Jacqueline Brown, Administration, August 2013
Jacqueline worked as a teacher in Jamaica for the past 20 years.
“It is always a dream for somebody from a third world country to visit a developed country such as America or Canada. So my family and I visited Canada. We spent some time with relatives and found that Canada was a wonderful place. I liked the fact that even a public restroom could be kept clean, the orderliness of people, importance of observing time as money among other things.”
Jacqueline obtained permanent residence status after a number of years waiting for the application to be processed. Seeing all the job postings available, weekly, hearing about several job fairs advertised, what she did not anticipate was the difficulty of obtaining a job above the survival level. Even the survival ones were somewhat challenging to get. She sent out quite a few resumes, but, only got response from a few who did a telephone interview at first then a face to face interview. Not being able to show how she could transfer her previous skills as a teacher proved challenging when the need arise for it on a resume (teaching jobs are not abundantly available if you do not meet the standard required by Alberta Teachers’ Association). After a few interviews and suggestions from persons around, she got the understanding of rewriting her resume and some interview skills. It got her a cashiers’ job for which she was grateful. Starting out as a cashier really gave her a good understanding of the culture and somewhat the way of life of the people.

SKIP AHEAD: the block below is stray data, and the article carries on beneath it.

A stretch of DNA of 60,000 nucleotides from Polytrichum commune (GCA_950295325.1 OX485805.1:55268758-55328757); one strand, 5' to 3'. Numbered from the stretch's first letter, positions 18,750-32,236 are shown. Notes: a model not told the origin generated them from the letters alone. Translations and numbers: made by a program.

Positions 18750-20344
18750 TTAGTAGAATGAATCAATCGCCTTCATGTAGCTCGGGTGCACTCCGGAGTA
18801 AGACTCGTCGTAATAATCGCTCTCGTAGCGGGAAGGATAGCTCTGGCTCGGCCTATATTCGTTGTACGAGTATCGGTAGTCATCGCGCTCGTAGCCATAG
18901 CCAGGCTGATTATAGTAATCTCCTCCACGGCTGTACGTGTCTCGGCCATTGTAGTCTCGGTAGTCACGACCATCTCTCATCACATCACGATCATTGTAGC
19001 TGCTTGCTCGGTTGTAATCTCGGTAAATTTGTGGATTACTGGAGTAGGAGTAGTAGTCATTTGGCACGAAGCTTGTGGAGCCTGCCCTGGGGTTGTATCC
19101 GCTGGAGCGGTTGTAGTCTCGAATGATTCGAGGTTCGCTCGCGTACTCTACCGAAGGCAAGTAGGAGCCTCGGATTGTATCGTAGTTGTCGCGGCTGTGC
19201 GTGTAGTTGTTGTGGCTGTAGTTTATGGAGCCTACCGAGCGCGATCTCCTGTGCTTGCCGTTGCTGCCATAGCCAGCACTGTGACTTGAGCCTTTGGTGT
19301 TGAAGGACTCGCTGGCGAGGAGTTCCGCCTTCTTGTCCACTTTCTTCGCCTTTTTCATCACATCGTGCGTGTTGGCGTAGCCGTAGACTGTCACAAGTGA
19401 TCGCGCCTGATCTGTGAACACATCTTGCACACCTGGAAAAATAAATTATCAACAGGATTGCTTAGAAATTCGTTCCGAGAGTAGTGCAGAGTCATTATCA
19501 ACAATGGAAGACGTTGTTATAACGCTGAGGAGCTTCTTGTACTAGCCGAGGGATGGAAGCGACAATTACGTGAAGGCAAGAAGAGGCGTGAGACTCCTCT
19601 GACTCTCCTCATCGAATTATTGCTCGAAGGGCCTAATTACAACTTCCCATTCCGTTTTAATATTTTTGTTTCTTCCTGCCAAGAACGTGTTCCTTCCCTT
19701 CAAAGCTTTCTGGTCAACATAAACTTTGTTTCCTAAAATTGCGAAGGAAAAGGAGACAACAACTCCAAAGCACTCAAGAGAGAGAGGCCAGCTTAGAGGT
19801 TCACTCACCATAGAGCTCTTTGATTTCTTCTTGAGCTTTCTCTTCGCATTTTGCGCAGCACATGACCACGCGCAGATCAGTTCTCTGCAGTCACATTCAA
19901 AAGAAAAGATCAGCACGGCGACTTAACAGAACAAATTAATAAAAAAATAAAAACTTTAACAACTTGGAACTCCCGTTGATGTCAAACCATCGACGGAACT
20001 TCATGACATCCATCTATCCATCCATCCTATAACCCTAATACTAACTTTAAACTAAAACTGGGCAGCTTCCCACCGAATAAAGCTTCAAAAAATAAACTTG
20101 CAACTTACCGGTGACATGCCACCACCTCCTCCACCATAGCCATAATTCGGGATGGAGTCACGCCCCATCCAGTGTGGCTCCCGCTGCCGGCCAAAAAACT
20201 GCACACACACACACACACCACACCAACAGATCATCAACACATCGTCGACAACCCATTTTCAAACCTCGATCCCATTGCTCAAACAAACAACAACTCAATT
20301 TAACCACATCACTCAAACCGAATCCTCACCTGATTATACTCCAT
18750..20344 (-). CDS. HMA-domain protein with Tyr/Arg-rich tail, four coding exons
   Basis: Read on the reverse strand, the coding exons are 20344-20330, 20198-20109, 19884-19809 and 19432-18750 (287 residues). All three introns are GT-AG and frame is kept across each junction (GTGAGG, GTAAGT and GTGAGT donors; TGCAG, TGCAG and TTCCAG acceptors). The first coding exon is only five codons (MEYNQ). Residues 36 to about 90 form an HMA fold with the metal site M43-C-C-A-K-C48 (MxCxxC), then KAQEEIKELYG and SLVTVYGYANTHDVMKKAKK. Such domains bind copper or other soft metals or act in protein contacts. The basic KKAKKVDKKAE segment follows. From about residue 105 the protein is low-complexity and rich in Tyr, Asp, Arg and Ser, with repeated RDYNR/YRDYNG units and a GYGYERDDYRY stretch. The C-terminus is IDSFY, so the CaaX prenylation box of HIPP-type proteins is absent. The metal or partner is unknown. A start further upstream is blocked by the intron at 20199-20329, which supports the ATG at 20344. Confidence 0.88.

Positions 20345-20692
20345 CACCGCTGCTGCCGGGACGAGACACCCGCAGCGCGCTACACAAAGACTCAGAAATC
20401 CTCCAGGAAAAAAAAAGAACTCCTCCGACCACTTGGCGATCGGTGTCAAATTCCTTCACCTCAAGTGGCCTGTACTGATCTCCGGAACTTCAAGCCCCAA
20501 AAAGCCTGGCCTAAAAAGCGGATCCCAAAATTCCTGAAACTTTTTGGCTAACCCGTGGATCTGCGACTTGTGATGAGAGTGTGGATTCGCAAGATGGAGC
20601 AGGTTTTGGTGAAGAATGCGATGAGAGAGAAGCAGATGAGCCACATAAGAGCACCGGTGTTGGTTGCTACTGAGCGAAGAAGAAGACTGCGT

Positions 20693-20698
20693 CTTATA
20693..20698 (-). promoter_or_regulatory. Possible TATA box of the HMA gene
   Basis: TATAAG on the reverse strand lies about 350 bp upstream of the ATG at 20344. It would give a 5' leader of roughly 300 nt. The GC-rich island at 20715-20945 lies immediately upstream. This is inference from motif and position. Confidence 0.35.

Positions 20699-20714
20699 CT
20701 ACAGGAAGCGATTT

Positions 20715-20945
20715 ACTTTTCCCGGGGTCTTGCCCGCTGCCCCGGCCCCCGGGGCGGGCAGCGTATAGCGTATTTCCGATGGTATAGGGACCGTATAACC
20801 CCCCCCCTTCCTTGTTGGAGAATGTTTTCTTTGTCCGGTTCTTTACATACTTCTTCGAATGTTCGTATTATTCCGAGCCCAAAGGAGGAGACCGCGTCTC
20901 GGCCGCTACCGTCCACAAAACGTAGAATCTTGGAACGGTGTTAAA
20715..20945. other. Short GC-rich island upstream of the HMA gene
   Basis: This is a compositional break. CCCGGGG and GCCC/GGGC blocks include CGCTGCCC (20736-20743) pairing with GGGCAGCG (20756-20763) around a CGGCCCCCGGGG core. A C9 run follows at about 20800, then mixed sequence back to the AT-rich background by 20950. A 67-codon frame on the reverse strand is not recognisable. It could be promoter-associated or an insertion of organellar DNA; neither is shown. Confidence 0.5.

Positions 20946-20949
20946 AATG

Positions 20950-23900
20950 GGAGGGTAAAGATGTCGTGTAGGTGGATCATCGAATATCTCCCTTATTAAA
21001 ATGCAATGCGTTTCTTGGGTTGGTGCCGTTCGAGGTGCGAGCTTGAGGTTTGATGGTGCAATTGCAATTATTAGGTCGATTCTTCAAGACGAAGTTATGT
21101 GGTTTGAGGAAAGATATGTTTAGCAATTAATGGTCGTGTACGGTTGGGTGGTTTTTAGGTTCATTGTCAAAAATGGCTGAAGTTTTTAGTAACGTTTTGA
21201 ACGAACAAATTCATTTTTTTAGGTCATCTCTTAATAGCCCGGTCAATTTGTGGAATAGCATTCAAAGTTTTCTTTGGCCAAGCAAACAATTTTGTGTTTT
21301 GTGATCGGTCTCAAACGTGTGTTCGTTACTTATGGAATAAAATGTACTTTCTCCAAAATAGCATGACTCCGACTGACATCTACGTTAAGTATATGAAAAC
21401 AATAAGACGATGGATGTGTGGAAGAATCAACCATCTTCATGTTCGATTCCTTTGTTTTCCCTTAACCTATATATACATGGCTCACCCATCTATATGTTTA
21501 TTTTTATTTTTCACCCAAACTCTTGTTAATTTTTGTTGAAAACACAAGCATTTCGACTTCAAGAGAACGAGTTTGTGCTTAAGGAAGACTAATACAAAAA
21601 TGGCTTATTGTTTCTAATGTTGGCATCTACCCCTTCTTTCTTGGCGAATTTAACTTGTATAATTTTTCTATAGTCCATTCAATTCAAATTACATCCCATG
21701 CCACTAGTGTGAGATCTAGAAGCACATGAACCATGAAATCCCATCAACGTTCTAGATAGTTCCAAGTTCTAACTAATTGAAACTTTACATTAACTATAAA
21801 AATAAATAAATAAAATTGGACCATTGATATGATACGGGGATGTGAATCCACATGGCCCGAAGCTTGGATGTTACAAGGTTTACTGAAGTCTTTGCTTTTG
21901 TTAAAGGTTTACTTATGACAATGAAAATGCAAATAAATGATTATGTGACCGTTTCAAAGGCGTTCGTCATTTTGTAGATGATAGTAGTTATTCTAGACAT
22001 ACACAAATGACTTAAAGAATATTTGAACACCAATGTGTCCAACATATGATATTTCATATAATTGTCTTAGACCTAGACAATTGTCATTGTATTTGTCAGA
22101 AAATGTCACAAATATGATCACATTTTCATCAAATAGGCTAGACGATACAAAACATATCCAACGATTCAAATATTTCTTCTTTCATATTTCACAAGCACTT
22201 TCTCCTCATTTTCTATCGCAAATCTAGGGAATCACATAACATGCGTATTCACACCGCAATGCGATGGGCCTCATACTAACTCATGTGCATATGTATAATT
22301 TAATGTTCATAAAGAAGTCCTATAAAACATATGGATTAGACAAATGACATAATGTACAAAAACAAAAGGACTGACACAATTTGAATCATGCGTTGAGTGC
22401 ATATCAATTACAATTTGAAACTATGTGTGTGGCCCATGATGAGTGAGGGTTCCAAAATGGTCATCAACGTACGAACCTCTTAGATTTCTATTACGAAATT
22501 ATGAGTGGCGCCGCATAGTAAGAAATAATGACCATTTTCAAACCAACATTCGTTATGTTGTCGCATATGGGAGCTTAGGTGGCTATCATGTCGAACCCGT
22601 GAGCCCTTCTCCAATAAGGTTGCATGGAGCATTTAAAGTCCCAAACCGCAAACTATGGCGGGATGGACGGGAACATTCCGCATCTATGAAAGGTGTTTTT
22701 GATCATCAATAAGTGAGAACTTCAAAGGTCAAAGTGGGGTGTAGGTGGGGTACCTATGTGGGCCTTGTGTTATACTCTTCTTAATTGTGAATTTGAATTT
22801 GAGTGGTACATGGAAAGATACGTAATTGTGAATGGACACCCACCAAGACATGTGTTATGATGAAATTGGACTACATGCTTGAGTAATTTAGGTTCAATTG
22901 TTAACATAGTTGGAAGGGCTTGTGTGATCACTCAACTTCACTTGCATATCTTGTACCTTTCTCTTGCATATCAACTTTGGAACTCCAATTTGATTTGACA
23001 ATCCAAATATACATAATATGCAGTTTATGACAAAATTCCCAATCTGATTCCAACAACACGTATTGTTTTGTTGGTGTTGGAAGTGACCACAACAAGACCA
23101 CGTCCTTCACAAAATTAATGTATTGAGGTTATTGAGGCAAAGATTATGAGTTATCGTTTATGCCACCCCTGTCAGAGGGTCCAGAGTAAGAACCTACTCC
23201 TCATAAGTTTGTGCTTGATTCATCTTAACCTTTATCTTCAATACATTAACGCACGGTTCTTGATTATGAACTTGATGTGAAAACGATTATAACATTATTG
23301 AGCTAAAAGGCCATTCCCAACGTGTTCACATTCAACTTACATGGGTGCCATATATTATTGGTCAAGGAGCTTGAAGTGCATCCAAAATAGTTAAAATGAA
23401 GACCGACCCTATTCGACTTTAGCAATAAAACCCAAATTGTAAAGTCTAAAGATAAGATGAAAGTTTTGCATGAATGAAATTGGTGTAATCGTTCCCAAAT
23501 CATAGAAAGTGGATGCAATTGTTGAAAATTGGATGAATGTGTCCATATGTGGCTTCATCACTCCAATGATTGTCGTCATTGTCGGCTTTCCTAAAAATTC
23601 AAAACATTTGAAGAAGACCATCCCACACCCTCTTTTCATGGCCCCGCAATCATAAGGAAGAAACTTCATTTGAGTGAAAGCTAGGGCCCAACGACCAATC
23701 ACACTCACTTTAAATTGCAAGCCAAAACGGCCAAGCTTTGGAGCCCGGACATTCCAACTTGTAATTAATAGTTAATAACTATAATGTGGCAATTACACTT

Studying for many years and having experience can dictate your job options so she continued to seek help. She found Bredin at a job fair (an organization geared towards helping internationally trained professional develop their career path). There she enrolled, got a career coach, and started doing courses to facilitate the transition into the Canadian workplace. The courses were useful and further prepared her for ERIEC.
“At ERIEC, I was paired with a mentor; she truly understood the requirement for success. She encouraged me to continue volunteering especially in the field that I might want to launch a career path in. One of the huge tools of the mentorship program is networking. My mentor introduced me to a Human Resource Manager of a large business; she further assigned me to another member of her team. It was an eye opener to the world of huge job opportunities. This mini –mentorship arrangement gave me additional confidence and I am recognizing different way. I can adjust to make myself more marketable.”